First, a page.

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    Shanghai’s Plot to Become the Esports Capital of the World

    The eastern metropolis is leveraging favorable policies and fast internet speeds in a bid to become a Mecca for gamers.

    Popular video sharing site Bilibili announced, on Dec. 18, the launch of its first esports team, Bilibili Gaming, that will compete in the League of Legends Pro League next season. Founded in 2013, the Pro League is China’s flagship national competition for fans of the wildly popular multiplayer online battle arena video game.

    Bilibili’s announcement came just four days after Shanghai’s city government revealed a number of measures to boost Shanghai’s cultural and creative industries, one of which is to become the “esports capital” of the world. Plans include a commitment to encourage investment in the construction of esports stadiums, develop esports industrial parks, bring in more international tournaments, and incubate local esports brands.

    According to the 2017 China Gaming Industry Report, the country’s esports industry dramatically increased its revenue in the past year, rising to more than 73 billion yuan ($11 billion) from about 50 billion yuan in 2016. In the mobile esports market alone, domestic revenue has soared 104 percent. No wonder, then, that Bilibili hopes to capture a piece of this fast-growing industry.

    The history of esports in China goes back to the late 1990s, when major international tournaments like the Electronic Sports World Cup and the World Cyber Games took place in the country. In the following years, tournaments were shown on national TV in China. Though the government banned esports broadcasting in 2004, leading to a brief period of industry stagnation, peer-to-peer software allowed more and more gamers to compete with each other across the web and fostered China’s thriving internet café culture. Since the early 2010s, the influx of capital into the esports market has helped players to negotiate more favorable contracts and professionalize their skills. Indeed, esports are so popular that the League of Legends World Championship, held in Beijing’s Bird’s Nest Stadium last month, drew thousands of eager fans to watch virtual superstars compete in real life.

    However, Shanghai, not Beijing, is the spiritual home of many Chinese gamers. The city has played host to a series of esports tournaments, houses legions of fans, and holds certain technological advantages over the Chinese capital.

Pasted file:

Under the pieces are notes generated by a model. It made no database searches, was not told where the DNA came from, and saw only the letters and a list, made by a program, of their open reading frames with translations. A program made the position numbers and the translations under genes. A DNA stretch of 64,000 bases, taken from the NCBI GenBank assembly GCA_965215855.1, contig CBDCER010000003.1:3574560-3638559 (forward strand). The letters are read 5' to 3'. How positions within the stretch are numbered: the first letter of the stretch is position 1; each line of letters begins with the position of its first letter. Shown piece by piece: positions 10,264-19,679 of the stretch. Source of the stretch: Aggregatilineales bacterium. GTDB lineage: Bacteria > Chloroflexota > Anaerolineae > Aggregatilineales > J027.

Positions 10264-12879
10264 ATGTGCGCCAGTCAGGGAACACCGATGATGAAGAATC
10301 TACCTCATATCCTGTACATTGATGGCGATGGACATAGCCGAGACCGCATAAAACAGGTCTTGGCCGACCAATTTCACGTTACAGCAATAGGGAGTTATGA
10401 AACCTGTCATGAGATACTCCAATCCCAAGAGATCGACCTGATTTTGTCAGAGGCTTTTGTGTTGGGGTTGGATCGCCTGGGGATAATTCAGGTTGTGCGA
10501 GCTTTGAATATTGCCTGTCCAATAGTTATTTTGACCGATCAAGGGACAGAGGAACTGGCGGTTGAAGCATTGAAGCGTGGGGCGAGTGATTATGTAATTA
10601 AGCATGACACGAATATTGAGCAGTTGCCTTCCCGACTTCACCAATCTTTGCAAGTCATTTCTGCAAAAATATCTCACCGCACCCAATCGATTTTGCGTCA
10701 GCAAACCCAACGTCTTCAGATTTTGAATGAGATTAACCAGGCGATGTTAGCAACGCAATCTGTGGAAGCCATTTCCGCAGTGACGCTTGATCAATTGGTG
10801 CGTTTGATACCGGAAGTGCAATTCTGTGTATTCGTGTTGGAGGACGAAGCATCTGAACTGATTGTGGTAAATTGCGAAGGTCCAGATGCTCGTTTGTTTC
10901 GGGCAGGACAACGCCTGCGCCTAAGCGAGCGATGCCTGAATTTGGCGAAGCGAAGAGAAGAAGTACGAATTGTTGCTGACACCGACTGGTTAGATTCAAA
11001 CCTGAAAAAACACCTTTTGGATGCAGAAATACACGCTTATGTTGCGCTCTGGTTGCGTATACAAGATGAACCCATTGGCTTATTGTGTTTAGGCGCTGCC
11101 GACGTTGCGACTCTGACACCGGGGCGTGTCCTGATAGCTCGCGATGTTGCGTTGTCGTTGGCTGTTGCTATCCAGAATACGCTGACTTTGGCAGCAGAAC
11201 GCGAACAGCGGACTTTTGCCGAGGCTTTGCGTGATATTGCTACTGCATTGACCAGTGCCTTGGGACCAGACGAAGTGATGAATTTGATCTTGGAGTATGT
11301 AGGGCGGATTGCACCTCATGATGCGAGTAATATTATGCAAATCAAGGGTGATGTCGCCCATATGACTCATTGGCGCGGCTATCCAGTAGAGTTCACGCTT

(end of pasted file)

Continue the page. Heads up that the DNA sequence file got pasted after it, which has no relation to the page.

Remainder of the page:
First, Shanghai’s municipal government has long supported the city’s gaming culture. The city has shortened its approval process for domestically manufactured games to a minimum of just five days and offers incentives to gaming entrepreneurs from other parts of the country, including Shanghainese residency rights and local schooling for their children.

    Second, esports have a strong cultural tradition in Shanghai. Both the first and second StarsWar Tournament were held in Shanghai in 2005 and 2006 respectively, with the latter attracting 10,000 live spectators and 250,000 online viewers. World Elite, one of the most prestigious Chinese esports teams, was founded in Shanghai in 2005. Other well-known esports clubs have headquarters or training bases in Shanghai, such as Newbee, DNA, and BLG.

    Another reason for Shanghainese supremacy in esports, which is often overlooked, is the city’s fast internet speeds — the quickest in China. The average download speed in Shanghai is 15.59 megabits per second (mbps) in 2017, compared to 15.17 mbps in Beijing and around 14 mbps in smaller cities. Though these differences may seem marginal, they are important for competitive gamers, as delayed downloads can have a detrimental impact on multiplayer activities.

    Shanghai’s esports industry has a promising future. But at the same time, it is essential that the government works to combat the risks of esports, which pose problems for human health and personal development. The unfettered growth of esports culture in other parts of the country has given rise to several high-profile cases of destructive gaming practices, something that the Shanghainese government should not seek to emulate.

    Take, for example, Lanxiang Mode, an esports training program at Shandong Lanxiang Advanced Technician School, one of the largest technical schools in China. This profit-oriented program aims to turn children into professional esports players and internet celebrities. Worryingly, the course is available to anyone over 13 years old. Exposing children to the highly compulsive nature of gaming culture has led to many teenagers dropping out of school without having completed their mandatory education.

    In order to prevent such problems from recurring in Shanghai, the municipal government must build “safety locks” into its gaming industry policy. We must restrict the age that children are allowed to enroll in esports courses so that it does not interfere with their high school education. We must channel funds into related courses like ludology — the study of games and gaming, communication, media studies, psychology, and sports management, so that kids see gaming as a multidisciplinary field of study and have more options if they don’t make it as professional gamers. And we should support esports teachers and researchers so that they could enhance the quality of what we teach gamers of the future, promote Shanghainese soft power as a global gaming hub, and eventually ensure that the city becomes a gaming capital thanks to its forward-thinking approach to teaching games as well as playing them.

    Editors: Wu Haiyun and Matthew Walsh.

    (Header image: Young people play computer games at the China Digital Entertainment Expo and Conference (Chinajoy) in Shanghai, July 29, 2017. Wang Yadong/IC)